World AIDS Day – A History of Important Cases Involving Disability Discrimination

ACDL News, Disability Law No comments

By Sey In, ACDL Staff Attorney

December 1st marks an important day – World AIDS Day.  This blog post will cover a brief history of World AIDS Day and highlight some important cases.

Today, it is estimated that 36.7 million people around the world are living with HIV/AIDS.  World AIDS Day began in 1988 and was founded to bring awareness to problems and issues individuals living with HIV/AIDS face every day.  This day commemorates a global effort to prevent new infections, manage existing ones, fundraise for life-saving treatments, and advocate for individuals who have been discriminated against.  In the past 30 years, we have made progress with more effective medications, preventing new transmissions, and strengthening protections against discrimination. This year’s theme Ending the HIV/AIDS Epidemic: Community by Community strengthens our resolve.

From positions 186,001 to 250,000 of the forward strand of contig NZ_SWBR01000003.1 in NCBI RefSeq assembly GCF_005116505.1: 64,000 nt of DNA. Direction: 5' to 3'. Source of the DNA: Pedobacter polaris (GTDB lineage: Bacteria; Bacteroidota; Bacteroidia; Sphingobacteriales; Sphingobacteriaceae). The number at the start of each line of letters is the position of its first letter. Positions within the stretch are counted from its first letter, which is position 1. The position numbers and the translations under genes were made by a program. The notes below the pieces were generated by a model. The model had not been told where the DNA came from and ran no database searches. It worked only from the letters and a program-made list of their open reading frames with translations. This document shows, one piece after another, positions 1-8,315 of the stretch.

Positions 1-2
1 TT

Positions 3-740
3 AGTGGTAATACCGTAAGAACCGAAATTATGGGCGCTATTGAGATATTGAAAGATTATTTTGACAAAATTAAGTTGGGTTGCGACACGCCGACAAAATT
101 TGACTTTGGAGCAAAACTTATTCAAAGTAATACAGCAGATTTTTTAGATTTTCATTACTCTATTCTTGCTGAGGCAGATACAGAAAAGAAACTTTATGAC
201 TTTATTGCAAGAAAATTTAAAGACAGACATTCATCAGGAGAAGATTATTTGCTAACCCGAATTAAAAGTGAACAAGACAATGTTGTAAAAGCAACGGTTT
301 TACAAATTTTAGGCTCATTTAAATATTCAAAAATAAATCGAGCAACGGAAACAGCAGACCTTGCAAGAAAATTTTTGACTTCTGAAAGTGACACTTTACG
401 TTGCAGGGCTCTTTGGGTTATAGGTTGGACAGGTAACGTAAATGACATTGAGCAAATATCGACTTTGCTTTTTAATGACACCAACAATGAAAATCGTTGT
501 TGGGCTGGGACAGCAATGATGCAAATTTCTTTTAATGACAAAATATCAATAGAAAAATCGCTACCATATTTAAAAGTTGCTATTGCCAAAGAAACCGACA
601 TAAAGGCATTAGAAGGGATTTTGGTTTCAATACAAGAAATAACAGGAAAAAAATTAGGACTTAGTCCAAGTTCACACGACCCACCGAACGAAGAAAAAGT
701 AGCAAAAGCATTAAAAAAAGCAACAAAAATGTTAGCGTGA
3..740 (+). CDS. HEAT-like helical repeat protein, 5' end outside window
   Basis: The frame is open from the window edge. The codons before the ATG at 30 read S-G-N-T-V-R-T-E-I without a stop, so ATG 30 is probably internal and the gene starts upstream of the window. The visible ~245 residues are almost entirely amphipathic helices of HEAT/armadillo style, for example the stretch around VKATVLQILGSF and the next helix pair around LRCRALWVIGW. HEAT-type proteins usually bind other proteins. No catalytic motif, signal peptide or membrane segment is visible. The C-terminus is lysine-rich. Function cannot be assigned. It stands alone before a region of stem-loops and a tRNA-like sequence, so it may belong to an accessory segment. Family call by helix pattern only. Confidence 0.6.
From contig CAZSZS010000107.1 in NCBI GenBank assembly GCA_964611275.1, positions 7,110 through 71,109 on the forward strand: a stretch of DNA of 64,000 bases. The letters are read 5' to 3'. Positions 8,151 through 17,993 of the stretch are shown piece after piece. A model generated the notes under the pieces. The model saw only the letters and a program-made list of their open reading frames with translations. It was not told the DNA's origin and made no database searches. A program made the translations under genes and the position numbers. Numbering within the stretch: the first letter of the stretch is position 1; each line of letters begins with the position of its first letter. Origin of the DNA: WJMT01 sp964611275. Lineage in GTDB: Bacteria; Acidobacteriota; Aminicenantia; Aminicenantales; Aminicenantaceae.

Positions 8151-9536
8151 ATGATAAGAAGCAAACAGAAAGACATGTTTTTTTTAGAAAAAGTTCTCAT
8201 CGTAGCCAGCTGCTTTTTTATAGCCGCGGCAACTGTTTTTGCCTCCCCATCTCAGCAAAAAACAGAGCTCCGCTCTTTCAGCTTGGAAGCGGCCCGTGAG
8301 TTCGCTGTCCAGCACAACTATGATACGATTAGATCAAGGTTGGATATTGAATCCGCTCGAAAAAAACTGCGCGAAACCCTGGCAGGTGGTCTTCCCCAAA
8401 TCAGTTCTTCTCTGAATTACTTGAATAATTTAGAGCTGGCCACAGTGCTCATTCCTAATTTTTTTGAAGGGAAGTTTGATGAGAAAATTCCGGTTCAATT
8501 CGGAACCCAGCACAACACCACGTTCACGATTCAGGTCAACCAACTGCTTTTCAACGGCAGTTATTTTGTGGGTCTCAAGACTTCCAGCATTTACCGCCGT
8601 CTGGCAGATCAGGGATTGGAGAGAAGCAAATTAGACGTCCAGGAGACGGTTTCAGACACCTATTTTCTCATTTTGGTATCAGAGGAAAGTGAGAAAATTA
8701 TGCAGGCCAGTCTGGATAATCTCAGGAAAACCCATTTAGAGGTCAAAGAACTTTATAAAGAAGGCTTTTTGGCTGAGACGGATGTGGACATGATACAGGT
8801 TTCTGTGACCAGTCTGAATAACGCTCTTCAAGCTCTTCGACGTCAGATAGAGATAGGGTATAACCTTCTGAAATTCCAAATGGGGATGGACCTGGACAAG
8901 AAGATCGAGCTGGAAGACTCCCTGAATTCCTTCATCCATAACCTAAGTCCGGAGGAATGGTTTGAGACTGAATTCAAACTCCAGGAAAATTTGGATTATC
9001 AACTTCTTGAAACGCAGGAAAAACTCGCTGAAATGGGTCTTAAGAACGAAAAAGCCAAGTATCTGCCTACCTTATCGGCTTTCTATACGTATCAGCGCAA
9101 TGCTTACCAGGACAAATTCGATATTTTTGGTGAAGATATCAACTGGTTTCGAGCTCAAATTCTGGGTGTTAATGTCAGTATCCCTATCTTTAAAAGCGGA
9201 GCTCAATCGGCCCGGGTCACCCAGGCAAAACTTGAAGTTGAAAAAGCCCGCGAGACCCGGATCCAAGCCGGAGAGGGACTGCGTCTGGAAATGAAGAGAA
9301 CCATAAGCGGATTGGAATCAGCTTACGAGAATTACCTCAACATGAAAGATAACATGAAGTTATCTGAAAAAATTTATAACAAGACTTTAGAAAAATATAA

Discrimination is still prevalent for those living with HIV/AIDS.   In 2017, John Gore, former Acting Assistant Attorney General for the Civil Rights Division stated, “eradicating discrimination against people living with HIV and AIDS is a key civil rights issue.  On this important day and every day of the year, we will continue to protect the civil rights of all Americans.”

There are many ways federal laws can protect an individual living with HIV/AIDS.  Below is a collection of cases where individuals living with HIV/AIDS have been discriminated, fought back, and won.

 

Right to Attend School

 The Americans with Disabilities Act (ADA) protects a student’s right to attend public school free of discrimination.  In 2013, the Pea Ridge School District in Pea Ridge, Arkansas was found to have discriminated against three students.  Family members of these three students had a record of having HIV, and school administrators refused to let the students attend until they underwent testing and submitted results.  The U.S. Department of Justice (DOJ) sued the school district and reached a settlement agreement requiring the school district to implement a non-discrimination policy.  One of the important features of this policy is the following addition, “[HIV] is not considered to be a condition requiring a student’s exclusion from school under this policy.”  You can read more about the settlement agreement here.